Some occupations are closely related to certain industries. Operators of transportation equipment, farm operators and workers, and health care providers account for major portions of their respective industries of transportation, agriculture, and health care. However, the industry categories include people in other occupations. For example, people employed in the transportation industry include mechanics, freight handlers, and payroll clerks; people employed in agriculture include truck drivers and bookkeepers; and people employed in the health care industry include janitors, security guards, and secretaries.

For full code lists and other technical information, please see our Guidance page.

Limitations of the Data and Comparison across Time and Data Sources

Occasionally respondents supply occupation descriptions that are not sufficiently specific for precise classification, or they do not report on these questions at all. Certain types of incomplete entries are corrected using the Alphabetical Indexes of Industries and Occupations. If one or more of the three variables (occupation, industry, or class of worker) is blank after edit procedures, a code is assigned from a donor respondent who is a “similar” person based on questions such as age, sex, educational attainment, income, employment status, and weeks worked. If all of the labor force and income data are blank, all of these economic questions are assigned from a “similar” person who had provided all the necessary data.

Data on occupation, industry, and class of worker are collected for the respondent’s current primary job or the most recent job for those who are not employed but have worked in the last 5 years. Other labor force questions, such as questions on earnings or work hours, may have different reference periods and may not limit the response to the primary job. Although the prevalence of multiple jobs is low, data on some labor force items may not exactly correspond to the reported occupation, industry, or class of worker of a respondent.

Comparability of occupation data across time and across data sources is affected by a number of factors, primarily the system used to classify the questionnaire responses. Changes in the occupational classification system limit comparability of the data from one year to another, and with surveys that use older coding systems (see below). In 2016, the ACS underwent content testing for the class of worker, industry, and occupation questions. As a result, in 2019, the ACS implemented changes to the formatting, numbering of questions, and examples for the industry and occupation write-in questions provided on the questionnaire.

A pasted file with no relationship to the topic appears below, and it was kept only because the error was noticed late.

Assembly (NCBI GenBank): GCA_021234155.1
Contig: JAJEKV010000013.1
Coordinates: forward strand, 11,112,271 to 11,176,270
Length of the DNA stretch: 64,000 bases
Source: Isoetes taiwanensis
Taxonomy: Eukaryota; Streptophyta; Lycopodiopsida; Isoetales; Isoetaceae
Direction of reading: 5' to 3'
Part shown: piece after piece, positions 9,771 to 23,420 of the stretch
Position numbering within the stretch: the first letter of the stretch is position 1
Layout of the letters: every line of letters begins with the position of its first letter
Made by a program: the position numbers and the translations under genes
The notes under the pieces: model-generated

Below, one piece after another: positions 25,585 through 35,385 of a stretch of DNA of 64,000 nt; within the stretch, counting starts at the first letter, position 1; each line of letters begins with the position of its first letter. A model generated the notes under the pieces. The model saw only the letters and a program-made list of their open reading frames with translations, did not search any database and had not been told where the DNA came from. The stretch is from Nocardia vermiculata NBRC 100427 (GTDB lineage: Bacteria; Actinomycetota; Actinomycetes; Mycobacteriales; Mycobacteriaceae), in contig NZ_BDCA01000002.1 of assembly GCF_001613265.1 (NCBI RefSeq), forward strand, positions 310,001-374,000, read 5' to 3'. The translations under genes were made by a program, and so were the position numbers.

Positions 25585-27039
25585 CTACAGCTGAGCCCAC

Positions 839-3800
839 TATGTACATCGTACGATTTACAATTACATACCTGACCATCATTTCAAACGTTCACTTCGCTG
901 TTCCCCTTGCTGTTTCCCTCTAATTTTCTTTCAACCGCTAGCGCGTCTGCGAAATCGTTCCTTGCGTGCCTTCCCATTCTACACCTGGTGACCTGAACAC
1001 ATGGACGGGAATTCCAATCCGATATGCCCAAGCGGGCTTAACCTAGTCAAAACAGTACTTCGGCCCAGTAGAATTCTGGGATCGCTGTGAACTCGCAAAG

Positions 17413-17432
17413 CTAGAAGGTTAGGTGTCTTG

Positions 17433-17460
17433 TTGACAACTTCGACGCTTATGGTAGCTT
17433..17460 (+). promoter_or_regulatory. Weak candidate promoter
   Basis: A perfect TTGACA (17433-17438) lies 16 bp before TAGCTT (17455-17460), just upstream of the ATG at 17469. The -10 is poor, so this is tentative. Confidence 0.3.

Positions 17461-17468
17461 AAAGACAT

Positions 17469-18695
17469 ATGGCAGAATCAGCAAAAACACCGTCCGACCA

These changes are needed to recognize when new occupations emerge, the growth and decline in existing occupations, and the desire of analysts, researchers, and other users for more detail in the presentation of the data. Usually, the greatest cause of non-comparability is the movement of a segment from one category to another. Changes in the nature of jobs, respondent terminology, and refinement of category composition made these movements necessary. While the ACS occupation questions were slightly modified, the codes used for occupation have changed over the history of the ACS. This happened because of changes to the Standard Occupational Classification (SOC) system, which guides the coding structure implemented by all federal agencies.

The initial ACS used 3-digit census occupation codes based on 1990 SOC codes. In 2000, the ACS began using the 2000 Census Occupation Code list, which was based on the 2000 SOC. For more information on occupational comparability across classification systems between 1990 and 2000, see Technical Paper #65: The Relationship Between the 1990 Census and Census 2000 Industry and Occupation Classification Systems. After the revisions to the code lists for 2000, Census Bureau analysts anticipated the possibility of new occupations being added to the list of codes and the ability to have more flexibility in adding codes. Consequently, in 2002, census occupation codes were expanded from three-digit codes to four-digit codes. This entailed adding a “0” to either the beginning or the end of each occupation code from the 2000 Census Occupation Code List. In 2010, the ACS transitioned to the 2010 Census Occupation Code List, based on the 2010 SOC. To compare 2002 to 2010 occupation codes, see 2006-2010 ACS PUMS Occupation Conversion Rates (2002 to 2010 Occupation Census codes). The 2010 code list was used through the 2017 ACS. Starting in 2018, the ACS began coding occupation data using the 2018 Census Occupation Code List, based on the 2018 SOC.